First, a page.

“If you are skilled in producing music or DJing—keep on doing that. Don’t waste your time being wasted.”
WT: With an affiliated hotel in Mexico, parties in New York City, and an international crowd in Berlin, the KaterBlau and Katermukke franchise have become international brands. Are we seeing the global commodification of Berlin techno these days?
Dirty Doering: I don’t think commodification is the right word to describe that. The success of the club was also possible because of many international guests. Guests that created a demand for parties like the ones in Bar25 and KaterHolzig around the world. Think about this—before the “EasyJet Raver“ existed, people came to Berlin by car or train. The first time I partied in Berlin was 1995, and I came to Berlin by train. After traveling by plane was getting so cheap, more and more international guests started to come to Berlin. Also, the whole touristic infrastructure like hotels and Airbnb apartments grew more and more. That helped Berlin and its parties to grow as well. Today Berlin is in the top five of the most visited cities in Europe. Parties like in Bar25 helped support that development as well.
So it’s only logical that people who are not able to come to Berlin so often want to have a glimpse of that party feeling wherever they are around the world.
WT: What are your personal goals with your label, where would you like to see Katermukke in 10 years from now?
Dirty Doering: Ten years is a long time, a lot of things can happen in a decade. I hope I will be able to conserve what the label stands for. A platform for friends and upcoming artists to present their music to the world.
WT: A question I already asked your colleagues Soukie & Windish: with techno being the modern Rock’n’Roll and Burning Man our generation’s Woodstock—please take an educated guess how future generations will re-invent music and festival culture to distinguish themselves from us, their parents. In other words: what’s next?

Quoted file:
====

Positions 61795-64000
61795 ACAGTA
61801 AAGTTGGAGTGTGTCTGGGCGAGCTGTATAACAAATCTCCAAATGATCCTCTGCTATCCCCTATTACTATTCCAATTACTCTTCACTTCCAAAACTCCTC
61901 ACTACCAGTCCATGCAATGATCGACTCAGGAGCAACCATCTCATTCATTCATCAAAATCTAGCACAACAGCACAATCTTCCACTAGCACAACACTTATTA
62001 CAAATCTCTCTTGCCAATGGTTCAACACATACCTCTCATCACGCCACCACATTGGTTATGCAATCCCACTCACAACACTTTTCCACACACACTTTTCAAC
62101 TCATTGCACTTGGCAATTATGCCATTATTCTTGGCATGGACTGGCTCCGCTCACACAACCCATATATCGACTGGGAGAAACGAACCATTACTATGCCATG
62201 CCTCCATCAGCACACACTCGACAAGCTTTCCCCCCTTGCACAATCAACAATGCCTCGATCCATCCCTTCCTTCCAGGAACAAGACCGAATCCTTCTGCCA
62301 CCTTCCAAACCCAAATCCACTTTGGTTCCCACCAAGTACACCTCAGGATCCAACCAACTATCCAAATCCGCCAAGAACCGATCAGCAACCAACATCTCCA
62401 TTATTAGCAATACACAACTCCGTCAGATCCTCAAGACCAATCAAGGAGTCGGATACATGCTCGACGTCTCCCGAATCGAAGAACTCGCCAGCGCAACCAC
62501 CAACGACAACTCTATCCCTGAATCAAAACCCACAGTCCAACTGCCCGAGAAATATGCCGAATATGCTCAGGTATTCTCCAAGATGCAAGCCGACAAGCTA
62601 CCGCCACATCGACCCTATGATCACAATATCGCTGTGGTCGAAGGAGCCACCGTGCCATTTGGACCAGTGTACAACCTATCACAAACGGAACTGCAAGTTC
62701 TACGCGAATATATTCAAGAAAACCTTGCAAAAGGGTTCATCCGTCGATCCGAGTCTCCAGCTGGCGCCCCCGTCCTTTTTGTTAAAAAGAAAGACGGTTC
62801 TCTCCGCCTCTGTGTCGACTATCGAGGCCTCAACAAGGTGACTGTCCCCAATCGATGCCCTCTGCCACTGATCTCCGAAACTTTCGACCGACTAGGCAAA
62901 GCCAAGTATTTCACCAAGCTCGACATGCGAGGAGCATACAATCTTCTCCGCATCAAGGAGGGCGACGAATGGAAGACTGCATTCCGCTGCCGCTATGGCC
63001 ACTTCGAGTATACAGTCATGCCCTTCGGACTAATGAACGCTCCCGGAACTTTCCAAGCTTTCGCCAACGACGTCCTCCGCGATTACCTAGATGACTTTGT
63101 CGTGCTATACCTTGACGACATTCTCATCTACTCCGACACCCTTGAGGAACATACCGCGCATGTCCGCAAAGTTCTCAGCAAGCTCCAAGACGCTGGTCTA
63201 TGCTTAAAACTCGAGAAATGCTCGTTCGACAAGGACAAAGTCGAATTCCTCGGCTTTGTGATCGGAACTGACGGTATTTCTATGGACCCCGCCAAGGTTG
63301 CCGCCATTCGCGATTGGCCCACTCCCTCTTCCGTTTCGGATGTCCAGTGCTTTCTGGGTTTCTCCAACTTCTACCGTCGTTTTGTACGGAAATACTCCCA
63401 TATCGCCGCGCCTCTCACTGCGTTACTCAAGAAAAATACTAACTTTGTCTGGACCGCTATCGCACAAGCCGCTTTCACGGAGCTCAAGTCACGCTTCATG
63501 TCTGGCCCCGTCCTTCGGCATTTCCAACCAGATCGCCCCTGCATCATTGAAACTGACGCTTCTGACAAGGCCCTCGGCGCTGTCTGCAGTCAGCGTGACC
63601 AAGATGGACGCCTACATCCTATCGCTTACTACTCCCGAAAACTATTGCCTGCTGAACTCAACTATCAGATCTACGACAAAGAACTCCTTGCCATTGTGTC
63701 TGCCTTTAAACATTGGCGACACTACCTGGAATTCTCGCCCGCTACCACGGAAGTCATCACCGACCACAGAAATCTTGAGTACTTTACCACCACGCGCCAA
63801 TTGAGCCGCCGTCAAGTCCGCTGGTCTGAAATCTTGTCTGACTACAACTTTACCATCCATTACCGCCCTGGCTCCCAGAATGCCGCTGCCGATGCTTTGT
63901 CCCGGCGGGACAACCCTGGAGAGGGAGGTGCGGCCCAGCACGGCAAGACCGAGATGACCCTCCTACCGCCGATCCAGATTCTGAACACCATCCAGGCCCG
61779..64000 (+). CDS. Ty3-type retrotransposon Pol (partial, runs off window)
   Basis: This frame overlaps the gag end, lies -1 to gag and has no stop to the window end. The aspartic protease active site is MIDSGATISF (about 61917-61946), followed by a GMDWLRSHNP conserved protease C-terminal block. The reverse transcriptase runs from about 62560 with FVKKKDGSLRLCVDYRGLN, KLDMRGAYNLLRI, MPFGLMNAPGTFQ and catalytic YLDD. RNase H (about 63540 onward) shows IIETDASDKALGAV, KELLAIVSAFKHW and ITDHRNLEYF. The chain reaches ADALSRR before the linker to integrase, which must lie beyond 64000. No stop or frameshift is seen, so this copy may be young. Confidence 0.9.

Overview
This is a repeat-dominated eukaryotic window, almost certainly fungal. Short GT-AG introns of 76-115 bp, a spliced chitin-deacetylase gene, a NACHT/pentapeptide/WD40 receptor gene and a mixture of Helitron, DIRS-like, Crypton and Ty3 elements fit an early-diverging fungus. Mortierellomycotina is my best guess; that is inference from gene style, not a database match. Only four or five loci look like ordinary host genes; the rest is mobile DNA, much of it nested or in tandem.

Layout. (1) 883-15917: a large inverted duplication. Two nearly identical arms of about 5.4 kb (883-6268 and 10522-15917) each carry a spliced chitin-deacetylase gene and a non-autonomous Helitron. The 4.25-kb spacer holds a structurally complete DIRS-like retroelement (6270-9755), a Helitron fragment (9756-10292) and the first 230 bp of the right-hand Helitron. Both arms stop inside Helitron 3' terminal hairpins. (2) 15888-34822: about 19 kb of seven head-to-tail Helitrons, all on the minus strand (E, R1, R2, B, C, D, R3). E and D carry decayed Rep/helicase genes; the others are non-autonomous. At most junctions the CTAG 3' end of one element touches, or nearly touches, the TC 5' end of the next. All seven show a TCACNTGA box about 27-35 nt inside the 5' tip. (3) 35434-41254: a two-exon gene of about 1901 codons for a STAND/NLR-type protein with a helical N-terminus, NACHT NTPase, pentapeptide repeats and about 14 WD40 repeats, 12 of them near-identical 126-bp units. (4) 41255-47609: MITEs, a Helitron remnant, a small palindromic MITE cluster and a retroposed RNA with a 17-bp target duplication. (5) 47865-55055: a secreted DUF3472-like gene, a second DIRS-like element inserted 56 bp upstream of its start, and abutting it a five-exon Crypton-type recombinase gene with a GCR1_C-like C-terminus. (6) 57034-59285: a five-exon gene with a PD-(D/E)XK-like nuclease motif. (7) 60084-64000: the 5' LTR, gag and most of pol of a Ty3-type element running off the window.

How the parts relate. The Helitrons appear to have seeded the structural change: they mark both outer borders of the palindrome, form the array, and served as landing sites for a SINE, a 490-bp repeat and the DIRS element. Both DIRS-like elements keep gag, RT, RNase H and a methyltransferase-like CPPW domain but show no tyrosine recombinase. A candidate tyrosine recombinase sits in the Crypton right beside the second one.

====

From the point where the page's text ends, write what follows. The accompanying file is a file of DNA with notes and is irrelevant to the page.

Dirty Doering: What’s next? Good question. I believe there’s been a lot already in the past that differentiated from the parental generation. Doesn’t matter if in the 60s, 70s, 80s, 90s or 2000s. With the fast-paced globalization, musical influences spread globally at the same speed. That’s why it’s also very fascinating to follow. I love it. I think Germany will be different in that regard than other countries. I guess genres will continue to blend and going “back to the roots” will be repeated. Eventually, the young generation only wants to rebel, just like we all used to do it back in the days. I think each generation will have a Woodstock or Burning Man of their own. Maybe the names will be different, but the spirit stays the same. The younger generation is full of ideas and energy.
I believe future technologies will shape party culture tremendously. Maybe young people will party in their basement again wearing virtual reality goggles? Boiler Room live or KaterBlau live in perfect 3D simulation. Fat sound system, everything you need for a perfect party. Nobody has to go home. Get fucked till you’re done.